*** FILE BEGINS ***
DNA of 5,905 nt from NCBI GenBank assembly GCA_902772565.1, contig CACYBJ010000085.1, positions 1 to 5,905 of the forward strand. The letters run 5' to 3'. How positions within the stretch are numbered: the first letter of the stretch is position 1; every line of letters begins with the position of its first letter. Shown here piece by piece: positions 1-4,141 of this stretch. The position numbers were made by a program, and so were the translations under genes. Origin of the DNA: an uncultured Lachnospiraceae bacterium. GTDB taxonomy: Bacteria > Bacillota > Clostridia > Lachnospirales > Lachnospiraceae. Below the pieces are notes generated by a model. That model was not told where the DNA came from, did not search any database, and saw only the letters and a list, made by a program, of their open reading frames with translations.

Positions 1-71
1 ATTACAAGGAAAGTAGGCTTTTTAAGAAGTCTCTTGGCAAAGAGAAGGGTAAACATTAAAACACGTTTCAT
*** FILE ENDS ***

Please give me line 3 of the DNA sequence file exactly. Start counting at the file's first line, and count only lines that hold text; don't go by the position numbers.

1 ATTACAAGGAAAGTAGGCTTTTTAAGAAGTCTCTTGGCAAAGAGAAGGGTAAACATTAAAACACGTTTCAT